Monday music: “Come Together” by the Beatles

Did the cover Friday, doing the original now: from my personal favorite Beatles album, Abbey Road (which I would also argue is their best), “Come Together.”

4-Color to 35-Millimeter: Justice League

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The DC Extended Universe continues to shit the bed every time a movie isn’t directed by Patty Jenkins. An unholy mess of a movie stitched together from two directors with diametrically opposed sensibilities, wasting the first time Henry Cavill has actually played Superman. The great superhero movie rewatch is frustrated by 2017’s Justice League.

An excerpt:

You would be hard-pressed to find two filmmakers who are less alike than Joss Whedon and Zack Snyder, so asking the former to reshoot and rewrite the latter is a notion fraught with peril, rather akin to asking Terry Pratchett to partially rewrite George R.R. Martin.

And you can so totally see the seams. One minute, it’s a dark, dank, deconstructionist film from someone who finds no joy in superheroes, the next it’s a quip-filled superhero story that takes quite a bit of joy in being about superheroes. Having them both in the same movie makes for an unsettling and peculiar viewing experience, because we get two distinct, incompatible tones.

talkin’ A Furnace Sealed on Author Week

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I’m on the Author Week blog talking about A Furnace Sealed. Check it out!

An excerpt:

I was born the same year we landed someone on the moon, the Mets won the World Series, and Woodstock happened—among other things, this means I turned fifty this year. This doesn’t make me feel old at all. Now, if you’ll excuse me, I must go to the window and shake my fist and tell those kids to get off my lawn.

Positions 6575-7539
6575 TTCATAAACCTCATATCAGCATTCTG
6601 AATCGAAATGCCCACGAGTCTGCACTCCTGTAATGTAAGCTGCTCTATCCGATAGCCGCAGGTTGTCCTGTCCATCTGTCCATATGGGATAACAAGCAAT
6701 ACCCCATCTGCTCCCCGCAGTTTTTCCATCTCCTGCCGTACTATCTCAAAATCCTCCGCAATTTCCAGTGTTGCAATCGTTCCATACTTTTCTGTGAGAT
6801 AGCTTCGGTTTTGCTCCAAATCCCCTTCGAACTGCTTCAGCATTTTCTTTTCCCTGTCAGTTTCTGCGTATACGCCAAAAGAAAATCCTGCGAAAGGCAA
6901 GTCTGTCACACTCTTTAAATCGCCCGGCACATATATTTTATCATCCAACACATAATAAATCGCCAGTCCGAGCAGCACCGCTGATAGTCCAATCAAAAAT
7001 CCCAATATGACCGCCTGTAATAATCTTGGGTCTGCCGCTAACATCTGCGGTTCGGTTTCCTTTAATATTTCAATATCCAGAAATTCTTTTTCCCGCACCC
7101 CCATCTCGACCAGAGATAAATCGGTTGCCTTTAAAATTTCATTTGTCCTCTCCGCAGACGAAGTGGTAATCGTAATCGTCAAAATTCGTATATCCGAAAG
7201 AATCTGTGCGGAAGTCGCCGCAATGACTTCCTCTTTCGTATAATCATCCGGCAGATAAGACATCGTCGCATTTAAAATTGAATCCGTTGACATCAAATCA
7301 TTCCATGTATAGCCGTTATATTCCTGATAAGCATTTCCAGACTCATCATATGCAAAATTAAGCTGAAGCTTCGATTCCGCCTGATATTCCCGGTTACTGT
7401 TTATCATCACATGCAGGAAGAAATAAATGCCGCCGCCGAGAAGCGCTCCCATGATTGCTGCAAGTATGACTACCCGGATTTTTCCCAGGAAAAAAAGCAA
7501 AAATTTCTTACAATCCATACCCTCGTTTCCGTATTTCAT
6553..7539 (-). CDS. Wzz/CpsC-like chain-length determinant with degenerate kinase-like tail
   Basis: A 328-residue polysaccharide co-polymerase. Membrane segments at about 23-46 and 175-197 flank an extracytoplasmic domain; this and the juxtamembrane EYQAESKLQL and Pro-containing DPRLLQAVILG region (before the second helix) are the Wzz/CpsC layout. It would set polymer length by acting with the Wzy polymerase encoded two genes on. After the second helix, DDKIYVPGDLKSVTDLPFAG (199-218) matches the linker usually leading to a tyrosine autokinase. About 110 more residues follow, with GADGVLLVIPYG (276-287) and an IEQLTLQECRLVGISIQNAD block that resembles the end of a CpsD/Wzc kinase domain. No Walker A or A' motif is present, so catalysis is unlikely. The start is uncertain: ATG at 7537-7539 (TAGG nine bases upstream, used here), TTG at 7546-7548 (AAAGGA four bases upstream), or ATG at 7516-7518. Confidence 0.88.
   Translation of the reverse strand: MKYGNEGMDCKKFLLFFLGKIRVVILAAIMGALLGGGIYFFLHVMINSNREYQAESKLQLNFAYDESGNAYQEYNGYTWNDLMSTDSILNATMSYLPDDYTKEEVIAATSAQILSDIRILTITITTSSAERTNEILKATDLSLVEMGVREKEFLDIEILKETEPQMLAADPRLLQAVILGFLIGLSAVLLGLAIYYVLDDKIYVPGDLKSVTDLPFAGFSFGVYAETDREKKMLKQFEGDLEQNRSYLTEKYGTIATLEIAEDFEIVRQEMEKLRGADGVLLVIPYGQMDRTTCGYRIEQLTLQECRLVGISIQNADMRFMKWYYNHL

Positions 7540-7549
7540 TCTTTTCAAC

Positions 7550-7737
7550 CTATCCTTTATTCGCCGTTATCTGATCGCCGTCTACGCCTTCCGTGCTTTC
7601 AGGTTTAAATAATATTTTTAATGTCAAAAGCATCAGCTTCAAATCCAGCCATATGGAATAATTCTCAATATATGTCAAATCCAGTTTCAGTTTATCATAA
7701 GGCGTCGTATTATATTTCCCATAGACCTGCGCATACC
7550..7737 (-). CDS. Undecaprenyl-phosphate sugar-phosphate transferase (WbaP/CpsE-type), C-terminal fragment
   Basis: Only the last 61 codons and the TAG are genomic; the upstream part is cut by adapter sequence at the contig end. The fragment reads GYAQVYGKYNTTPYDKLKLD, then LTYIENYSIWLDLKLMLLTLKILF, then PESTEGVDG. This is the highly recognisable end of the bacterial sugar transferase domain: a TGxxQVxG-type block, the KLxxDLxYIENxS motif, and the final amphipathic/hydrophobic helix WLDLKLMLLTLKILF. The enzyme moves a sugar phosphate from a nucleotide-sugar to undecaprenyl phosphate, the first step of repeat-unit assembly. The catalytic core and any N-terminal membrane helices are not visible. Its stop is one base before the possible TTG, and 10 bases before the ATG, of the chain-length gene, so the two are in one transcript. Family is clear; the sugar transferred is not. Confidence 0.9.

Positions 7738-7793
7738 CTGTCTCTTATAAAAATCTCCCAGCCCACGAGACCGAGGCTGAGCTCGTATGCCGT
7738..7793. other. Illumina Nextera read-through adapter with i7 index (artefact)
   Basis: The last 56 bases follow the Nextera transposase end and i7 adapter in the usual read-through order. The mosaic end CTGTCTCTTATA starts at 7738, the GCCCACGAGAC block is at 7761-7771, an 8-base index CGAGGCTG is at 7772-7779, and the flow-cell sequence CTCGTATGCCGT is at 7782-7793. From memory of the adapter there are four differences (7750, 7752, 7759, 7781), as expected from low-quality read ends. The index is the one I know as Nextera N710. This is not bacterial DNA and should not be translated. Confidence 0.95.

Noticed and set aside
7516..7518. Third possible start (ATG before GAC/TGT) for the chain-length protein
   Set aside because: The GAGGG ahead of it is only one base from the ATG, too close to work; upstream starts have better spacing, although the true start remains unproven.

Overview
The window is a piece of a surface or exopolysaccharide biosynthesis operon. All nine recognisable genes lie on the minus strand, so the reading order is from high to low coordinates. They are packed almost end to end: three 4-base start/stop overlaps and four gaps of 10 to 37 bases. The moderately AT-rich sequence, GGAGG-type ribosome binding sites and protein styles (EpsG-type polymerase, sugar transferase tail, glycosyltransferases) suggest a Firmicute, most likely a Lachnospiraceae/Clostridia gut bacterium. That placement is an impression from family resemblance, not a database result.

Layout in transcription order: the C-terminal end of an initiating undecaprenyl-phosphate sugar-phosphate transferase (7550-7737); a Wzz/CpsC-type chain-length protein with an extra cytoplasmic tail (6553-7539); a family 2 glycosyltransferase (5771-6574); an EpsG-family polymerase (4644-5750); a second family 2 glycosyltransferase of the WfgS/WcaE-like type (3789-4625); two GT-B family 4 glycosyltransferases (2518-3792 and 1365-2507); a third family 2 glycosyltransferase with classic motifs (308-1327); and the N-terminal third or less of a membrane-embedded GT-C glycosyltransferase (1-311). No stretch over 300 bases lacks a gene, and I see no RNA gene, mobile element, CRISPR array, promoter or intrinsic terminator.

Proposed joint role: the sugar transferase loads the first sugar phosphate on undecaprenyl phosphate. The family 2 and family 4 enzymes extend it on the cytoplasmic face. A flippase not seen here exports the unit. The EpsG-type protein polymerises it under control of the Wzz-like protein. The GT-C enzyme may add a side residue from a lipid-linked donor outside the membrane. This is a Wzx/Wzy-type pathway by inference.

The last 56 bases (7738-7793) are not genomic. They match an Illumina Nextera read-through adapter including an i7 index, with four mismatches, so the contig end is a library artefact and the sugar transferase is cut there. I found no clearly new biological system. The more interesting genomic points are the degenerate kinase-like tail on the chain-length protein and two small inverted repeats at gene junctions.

Anyhow, I was raised by a roving pack of wild librarians, who trained me in their vile and depraved ways. A steady diet of Ursula K. Le Guin’sEarthsea trilogy, J.R.R. Tolkien’s The Hobbit, Robert A. Heinlein’s YA fiction, and P.G. Wodehouse’s Jeeves & Wooster stories and novels doomed me to a life of crime. Or, rather, a life of science fiction, fantasy, and silliness. Either a career as a writer or decades of therapy was inevitable…..

cover reveal: Alien: Isolation

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Today is “Alien Day,” and in honor of that, Titan Books announced the details on three new Alien books, including revealing the cover of my novel Isolation, which is due out at the end of July. Ain’t it cool-looking?

There’s also info on the art book Alien: 40 Years and 40 Artists, featuring work by Dane Hallet, Sam Hudecki, Tanya Lapointe, Denis Villeneuve, Jordan Vogt-Robert, Terryl Whitlatch, and Jon Wilcox; and on Tim Waggoner’s novel Alien: Prototype, which features Zula Hendricks. Zula is a great character introduced in the Alien: Defiance comic miniseries, and currently also appearing in the Alien: Resistance comic. I got to write Zula a bit in Isolation, and I’m really looking forward to Tim’s book.

Check out the full story on Bloody Disgusting.

 

Friday fanfare: “Come Together” by Gary Clark Jr. & Junkie XL